New payment solutions in the realm of financial technology are becoming increasingly important for internet businesses as their use grows. They do not render the use of more conventional forms of exchange obsolete. Most companies still process customer payments via traditional methods like credit/debit cards, bank transfers, checks, cash, and physical point-of-sale (POS) terminals.
Rather than having to choose between traditional and digital payment methods, businesses should strike a happy medium where both may coexist to serve all their customers’ needs. Fintech, or “financial technology,” is a rapidly growing sector that combines traditional banking with digital tools to improve the way consumers and businesses handle their money. Will it last all the time?
This article will therefore go into detail on fintech, the differences between fintech and traditional banks, and the expanding potential of financial technologies.
What is FinTech?
The term “FinTech,” a combination of “financial” and “technology,” refers to innovative tools for the delivery of financial services and products via increased automation and leverage. Fintech is a term that refers to the use of information and communication technologies in the financial sector to help individuals, businesses, and governments manage financial transactions and related commercial activities.
PCs, cellphones, and tablets are common entry points for utilizing technology. The introduction of the Internet and the rise of e-commerce in the 2000s signaled the start of the modern era of financial technology. Banking solutions in the twenty-first century are becoming more digitalized as a result of the use of technology in financial institutions’ back-end systems.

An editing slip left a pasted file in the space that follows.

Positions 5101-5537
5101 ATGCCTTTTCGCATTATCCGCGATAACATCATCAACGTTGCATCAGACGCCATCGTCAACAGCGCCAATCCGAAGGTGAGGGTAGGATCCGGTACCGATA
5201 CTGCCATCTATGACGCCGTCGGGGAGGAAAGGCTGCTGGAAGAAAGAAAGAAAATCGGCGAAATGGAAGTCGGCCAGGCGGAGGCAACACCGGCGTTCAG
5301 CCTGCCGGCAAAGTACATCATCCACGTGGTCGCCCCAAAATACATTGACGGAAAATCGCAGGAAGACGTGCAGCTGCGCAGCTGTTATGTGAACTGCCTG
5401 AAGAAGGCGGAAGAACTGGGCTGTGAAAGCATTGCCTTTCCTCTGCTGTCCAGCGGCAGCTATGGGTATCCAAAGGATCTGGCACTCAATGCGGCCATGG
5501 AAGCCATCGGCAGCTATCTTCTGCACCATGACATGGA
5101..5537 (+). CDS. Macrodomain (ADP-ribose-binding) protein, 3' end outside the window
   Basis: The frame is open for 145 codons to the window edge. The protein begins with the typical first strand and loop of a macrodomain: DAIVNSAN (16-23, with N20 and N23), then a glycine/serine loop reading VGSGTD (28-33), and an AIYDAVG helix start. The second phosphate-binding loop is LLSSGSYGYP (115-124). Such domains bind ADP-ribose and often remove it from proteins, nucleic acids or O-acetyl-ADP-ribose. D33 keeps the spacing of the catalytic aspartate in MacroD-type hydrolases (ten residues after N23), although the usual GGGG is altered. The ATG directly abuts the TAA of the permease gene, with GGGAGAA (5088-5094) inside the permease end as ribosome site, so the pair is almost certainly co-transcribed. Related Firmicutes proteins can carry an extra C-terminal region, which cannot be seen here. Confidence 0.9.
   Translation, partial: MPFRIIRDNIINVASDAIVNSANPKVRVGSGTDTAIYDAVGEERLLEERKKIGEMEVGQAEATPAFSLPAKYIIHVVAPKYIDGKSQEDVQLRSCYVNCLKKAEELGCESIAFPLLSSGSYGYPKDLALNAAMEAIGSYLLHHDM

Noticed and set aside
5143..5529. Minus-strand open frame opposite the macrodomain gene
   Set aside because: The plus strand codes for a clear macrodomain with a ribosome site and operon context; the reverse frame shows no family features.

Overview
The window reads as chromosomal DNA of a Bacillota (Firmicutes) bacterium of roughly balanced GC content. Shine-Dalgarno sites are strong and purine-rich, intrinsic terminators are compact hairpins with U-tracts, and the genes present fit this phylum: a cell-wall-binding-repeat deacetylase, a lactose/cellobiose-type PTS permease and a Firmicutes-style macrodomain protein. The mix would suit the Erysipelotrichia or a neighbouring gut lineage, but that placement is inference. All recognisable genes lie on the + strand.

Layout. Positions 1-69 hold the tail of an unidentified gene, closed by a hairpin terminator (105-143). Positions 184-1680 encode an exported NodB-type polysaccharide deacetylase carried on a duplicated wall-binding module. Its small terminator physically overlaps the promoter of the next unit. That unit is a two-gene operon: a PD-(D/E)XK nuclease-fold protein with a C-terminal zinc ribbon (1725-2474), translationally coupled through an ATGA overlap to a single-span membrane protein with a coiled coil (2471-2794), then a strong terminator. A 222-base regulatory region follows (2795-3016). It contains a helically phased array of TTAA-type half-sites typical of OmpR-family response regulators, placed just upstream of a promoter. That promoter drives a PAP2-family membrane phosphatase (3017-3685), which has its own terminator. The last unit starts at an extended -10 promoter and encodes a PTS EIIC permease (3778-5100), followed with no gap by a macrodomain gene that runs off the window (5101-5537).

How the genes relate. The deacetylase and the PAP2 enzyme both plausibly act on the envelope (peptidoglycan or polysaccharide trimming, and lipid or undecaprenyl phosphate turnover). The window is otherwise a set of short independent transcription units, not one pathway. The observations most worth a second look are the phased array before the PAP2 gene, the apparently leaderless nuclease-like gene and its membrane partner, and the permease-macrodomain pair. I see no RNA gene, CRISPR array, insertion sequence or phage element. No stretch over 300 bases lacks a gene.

Since then, fintech has shifted its focus to serving ordinary people. It is used in retail banking, investment management, fundraising, the nonprofit sector, academia, and providing individual financial aid. Bitcoin and other digital currencies are also essential components of the financial industry.
What are Traditional Banks?
Regular banks are permitted to accept deposits from a large number of customers and to lend money to both individuals and businesses.
Furthermore, some banks, such as corporate, investment, and retail banks, offer beneficial monetary services. Such regulations are typically imposed by a country’s national government or central bank.
Popular Traditional and FinTech Payments
The introduction of digital technology promises to cause dramatic changes in the banking system. How exactly do you intend to accomplish this? National banks and brick-and-mortar retailers are shifting their focus to the client in order to adapt to the ongoing digitization threat. In the banking industry, there is a lot of competition and new competitors, making it difficult for traditional banks to thrive.
In this piece, we wanted to emphasize that the financial ecosystem is not limited to a single industry. This means that the most widely used digital payment methods created by fintech are:
1. Invisible Payment
Invisible payments are a type of payment that does not require the exchange of money or the use of a credit card. This type of payment acceptance is now possible thanks to advances in banking technology such as speech recognition, QR codes, and face biometrics. These methods were pioneered in Asia, specifically by AliPay and Tencent.
2. Digital Wallet (eWallet)
These electronic replacements for conventional wallets store payment information like credit card details to facilitate purchases made with a user’s smartphone, tablet, or computer. This form of payment has recently become popular in a number of nations, such as Argentina and the UK.
3. P2P (Peer to Peer) transfer
Electronic money transactions between individuals conducted online are considered peer-to-peer transfers for the purposes of this definition. Connecting a card or bank account to a mobile app is one way to accomplish these tasks. It’s a simple and quick way to reach potential new clients.
4. Tokenized Card Payment